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What is the Standard Fantasy Setting?
That is a good question, I’m glad you asked.
Well it can be:
- A vague Tolkien/Dungeons & Dragons Setting,
- Populated by “common” fantasy races like dwarves, elves, humans and orcs (or orks),
- May also contain dragons or an ancient reptilian race,
- Magic abounds from the earth shattering to the sublime,
- Almost always has a pantheon of deities or a Judeo-Christian counterpart,
- Often based on Anglo-French history from the 11th-16th century, with Japan or Ancient Rome thrown in for good measure,
- Guns are rare or non-existent,
- Governments range from pseudo-democratic city-states to feudal/monarchical nations run by powerful warrior nobles of the knightly persuasion.
- Women tend to be second class citizens unless they wield magic,
- Non-White Non-Western Europeans tend not be be visible.
Of course many variations exists but they all tend to share one or more of these characteristics. The reason for the heavy use of this trope is familiarity which makes it easy to pick up the gist of a story. But familiarity breeds contempt so writers tend to try to subvert one or more of the points raised above only to have those subversions absorbed by the genre and incorporated into the setting. This comes from the overall vagueness of the trope. The SFS doesn’t need to fulfill all the points above and in fact contains more than can be listed in a blog post, so any variations on the theme can be easily absorbed into it.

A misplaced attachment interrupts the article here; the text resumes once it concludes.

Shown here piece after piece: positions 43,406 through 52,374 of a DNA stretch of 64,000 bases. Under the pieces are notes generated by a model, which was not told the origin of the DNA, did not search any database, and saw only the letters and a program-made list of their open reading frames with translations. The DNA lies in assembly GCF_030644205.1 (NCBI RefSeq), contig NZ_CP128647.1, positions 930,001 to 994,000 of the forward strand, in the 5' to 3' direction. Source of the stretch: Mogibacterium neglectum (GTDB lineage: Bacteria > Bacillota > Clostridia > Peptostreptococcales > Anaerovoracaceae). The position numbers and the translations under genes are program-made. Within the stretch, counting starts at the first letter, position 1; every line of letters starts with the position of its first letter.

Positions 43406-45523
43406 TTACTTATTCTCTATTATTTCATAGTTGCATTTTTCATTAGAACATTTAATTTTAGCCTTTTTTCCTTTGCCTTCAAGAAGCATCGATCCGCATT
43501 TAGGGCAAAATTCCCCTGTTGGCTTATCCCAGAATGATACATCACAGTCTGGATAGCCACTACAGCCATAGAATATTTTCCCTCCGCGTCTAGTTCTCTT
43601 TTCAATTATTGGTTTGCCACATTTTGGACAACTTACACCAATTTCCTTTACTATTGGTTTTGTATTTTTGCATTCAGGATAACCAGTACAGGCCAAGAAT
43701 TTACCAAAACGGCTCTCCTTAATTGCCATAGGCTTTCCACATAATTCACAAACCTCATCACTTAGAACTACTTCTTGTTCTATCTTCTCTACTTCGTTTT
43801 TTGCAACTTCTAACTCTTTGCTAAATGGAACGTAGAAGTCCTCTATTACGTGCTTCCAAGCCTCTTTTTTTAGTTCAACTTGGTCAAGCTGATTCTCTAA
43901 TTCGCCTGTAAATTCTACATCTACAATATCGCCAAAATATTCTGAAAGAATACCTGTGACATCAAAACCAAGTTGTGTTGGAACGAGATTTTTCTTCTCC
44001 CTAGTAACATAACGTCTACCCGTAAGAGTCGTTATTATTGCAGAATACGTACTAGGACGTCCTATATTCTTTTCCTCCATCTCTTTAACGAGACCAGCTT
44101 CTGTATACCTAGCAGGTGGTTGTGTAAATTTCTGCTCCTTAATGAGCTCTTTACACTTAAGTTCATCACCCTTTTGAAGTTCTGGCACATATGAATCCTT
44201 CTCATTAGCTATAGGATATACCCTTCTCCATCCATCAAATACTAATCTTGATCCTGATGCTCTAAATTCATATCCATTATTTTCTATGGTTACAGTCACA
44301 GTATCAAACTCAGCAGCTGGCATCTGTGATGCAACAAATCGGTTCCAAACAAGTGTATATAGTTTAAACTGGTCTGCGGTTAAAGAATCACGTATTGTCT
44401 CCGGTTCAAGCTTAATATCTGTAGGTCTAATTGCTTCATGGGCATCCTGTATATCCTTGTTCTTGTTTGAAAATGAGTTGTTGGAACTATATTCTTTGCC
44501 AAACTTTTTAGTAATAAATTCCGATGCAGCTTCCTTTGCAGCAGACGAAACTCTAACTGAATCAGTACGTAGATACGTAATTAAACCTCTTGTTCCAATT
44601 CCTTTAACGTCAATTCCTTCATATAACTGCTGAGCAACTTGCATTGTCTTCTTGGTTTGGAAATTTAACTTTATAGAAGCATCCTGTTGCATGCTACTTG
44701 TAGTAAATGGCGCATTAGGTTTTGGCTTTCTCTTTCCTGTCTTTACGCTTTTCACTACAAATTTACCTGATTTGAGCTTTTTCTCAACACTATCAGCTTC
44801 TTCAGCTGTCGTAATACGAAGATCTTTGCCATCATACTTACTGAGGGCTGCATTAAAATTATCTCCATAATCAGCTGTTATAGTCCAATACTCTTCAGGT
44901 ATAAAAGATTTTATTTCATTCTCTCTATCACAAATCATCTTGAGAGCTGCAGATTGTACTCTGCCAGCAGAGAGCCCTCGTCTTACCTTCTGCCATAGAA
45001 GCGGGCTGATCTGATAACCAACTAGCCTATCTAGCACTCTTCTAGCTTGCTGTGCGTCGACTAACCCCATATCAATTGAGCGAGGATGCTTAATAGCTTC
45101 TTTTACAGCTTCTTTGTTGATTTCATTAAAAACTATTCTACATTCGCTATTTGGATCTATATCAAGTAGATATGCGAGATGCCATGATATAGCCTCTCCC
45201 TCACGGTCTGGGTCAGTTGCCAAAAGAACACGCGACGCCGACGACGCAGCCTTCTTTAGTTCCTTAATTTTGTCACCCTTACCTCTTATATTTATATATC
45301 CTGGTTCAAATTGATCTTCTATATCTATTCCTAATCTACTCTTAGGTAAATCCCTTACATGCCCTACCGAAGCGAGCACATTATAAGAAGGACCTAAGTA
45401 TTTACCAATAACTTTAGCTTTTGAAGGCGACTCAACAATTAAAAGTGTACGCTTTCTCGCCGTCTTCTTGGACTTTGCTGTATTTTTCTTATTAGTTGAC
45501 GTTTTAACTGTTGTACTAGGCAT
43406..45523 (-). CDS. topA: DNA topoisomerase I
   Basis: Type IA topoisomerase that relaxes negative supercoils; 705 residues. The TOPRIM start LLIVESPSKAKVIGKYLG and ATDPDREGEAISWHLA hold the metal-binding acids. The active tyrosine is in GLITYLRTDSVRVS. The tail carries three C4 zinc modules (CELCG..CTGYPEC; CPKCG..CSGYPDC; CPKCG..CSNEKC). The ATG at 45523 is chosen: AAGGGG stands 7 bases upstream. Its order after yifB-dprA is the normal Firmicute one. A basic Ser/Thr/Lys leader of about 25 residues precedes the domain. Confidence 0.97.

So feel free to go where everyone and their great-great-great-great-whatever has gone before, came from, and will likely return.
[…] to your Standard Fantasy Setting. Everything here is vaguely Western European Medieval, with Kings and Queens, Swords and Sorcery […]